1/1250sec @ f/5.6
300mm, ISO400, 0ev
AF-S 70-300mm 4.5-5.6
I said all I want to really say about Burrowing Owls in my last post about them. They are tiny, endangered, live under ground and are stunning. I feel extremely privileged to have been allowed to view their world for a short period of time. However there is one thing I would like say about being in the moment with these little guys, I wish I had known more about photography. I was still in my very steep learning curve days (obviously I am still learning but the curve has flattened out a little).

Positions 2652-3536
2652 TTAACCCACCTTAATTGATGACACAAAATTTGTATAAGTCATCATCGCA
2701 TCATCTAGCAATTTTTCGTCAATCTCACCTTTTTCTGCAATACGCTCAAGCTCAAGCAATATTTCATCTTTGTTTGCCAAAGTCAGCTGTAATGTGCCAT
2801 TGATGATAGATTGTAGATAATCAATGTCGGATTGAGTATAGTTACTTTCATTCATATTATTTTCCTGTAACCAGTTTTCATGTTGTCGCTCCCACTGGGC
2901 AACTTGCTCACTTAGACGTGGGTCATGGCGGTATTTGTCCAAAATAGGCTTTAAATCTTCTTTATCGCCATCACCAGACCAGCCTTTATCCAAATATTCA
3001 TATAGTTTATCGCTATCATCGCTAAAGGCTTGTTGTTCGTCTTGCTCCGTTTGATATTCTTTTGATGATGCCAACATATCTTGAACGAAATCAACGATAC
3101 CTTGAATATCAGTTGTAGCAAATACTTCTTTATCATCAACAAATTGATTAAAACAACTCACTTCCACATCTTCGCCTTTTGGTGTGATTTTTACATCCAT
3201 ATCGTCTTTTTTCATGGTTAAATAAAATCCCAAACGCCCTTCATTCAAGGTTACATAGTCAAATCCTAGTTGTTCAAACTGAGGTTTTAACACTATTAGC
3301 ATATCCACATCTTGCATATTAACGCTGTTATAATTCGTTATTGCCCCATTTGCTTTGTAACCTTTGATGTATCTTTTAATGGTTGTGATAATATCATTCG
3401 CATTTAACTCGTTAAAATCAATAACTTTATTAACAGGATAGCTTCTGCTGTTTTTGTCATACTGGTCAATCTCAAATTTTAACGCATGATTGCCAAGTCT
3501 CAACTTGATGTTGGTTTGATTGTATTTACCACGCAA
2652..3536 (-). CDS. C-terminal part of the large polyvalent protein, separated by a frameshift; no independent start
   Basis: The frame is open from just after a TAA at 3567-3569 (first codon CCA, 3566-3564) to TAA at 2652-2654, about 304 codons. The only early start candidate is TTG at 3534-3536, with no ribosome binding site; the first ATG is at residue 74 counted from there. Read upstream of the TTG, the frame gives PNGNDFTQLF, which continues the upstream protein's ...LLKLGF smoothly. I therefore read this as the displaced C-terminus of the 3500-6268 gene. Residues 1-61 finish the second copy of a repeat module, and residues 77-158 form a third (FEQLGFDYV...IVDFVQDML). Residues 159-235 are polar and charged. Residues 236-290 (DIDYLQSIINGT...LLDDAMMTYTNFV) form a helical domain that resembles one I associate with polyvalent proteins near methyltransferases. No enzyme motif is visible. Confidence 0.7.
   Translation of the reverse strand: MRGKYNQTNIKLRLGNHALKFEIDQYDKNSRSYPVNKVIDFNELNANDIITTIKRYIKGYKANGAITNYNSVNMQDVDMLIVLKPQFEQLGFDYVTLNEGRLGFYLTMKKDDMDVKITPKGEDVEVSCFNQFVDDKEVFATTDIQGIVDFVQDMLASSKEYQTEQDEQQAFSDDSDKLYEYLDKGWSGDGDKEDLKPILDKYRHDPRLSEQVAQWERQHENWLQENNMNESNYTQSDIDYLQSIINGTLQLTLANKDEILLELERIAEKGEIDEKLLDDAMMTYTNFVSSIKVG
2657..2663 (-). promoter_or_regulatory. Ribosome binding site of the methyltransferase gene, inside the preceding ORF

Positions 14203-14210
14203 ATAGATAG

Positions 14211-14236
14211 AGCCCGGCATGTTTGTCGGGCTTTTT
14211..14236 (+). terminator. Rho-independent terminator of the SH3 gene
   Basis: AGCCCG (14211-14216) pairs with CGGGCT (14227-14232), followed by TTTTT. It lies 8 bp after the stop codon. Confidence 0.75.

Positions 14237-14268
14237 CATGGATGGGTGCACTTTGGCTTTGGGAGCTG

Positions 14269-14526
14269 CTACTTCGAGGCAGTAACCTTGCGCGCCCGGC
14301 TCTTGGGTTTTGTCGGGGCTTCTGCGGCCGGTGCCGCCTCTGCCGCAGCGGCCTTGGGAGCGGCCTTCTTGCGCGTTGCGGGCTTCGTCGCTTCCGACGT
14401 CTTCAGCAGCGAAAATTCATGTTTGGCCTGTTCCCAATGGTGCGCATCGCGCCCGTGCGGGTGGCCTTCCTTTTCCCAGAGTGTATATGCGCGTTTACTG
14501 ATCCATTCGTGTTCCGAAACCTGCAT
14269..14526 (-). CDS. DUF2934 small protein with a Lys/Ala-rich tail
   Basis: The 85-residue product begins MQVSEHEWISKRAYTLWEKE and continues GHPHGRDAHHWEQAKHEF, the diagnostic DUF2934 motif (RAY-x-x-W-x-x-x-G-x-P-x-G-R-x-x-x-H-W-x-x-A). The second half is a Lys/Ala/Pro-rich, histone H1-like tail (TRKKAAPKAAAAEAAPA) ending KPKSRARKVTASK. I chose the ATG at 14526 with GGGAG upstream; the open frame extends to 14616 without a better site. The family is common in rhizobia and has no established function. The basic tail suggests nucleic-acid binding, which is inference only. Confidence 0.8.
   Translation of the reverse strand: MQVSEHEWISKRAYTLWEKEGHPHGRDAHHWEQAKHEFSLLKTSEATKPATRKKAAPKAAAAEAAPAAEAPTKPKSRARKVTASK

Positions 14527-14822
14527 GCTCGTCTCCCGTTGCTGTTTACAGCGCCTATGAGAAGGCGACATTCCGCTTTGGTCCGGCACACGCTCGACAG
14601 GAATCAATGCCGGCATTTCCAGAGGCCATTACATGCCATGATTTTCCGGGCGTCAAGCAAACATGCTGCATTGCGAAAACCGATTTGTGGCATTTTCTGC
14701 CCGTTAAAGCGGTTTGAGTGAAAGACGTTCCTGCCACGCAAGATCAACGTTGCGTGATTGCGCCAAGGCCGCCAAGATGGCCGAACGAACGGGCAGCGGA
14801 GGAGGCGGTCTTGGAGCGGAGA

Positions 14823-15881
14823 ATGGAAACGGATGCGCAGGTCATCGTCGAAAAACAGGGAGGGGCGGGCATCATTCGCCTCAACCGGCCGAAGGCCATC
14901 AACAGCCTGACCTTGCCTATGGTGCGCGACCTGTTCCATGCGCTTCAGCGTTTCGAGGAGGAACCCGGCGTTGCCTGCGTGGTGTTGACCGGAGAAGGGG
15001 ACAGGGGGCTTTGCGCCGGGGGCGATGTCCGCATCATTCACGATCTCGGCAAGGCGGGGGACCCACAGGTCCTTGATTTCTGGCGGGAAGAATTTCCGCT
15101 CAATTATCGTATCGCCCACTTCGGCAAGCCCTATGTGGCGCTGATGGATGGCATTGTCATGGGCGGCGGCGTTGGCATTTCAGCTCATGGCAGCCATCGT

The shot above shows a classic mistake that I keep coming up against looking through my old shots – the aperture was wide open!! If there was one piece of advice I could give myself back then it would have been pay attention to the f-stop and understand how it can affect the entire shot. In this case it reduced my depth of field so much so that the second owl is out of focus. If for some bizarre artistic reason that had been my intention then fair enough. However that is nowhere near the truth. My artistic intention was to get a natural shot documenting the owls in their native environment. What actually happened, if I remember correctly, was that I thought having the aperture wide open isolated the subject against its background and gave that cool “professional” look. I was wrong on two counts; firstly a lens rarely performs at 100% while wide open, secondly the idea of isolating a subject with a wide open lens only really works if the subject is on the correct focus plane. If there are two subjects they both have to be on the correct focus plane not one behind the other!!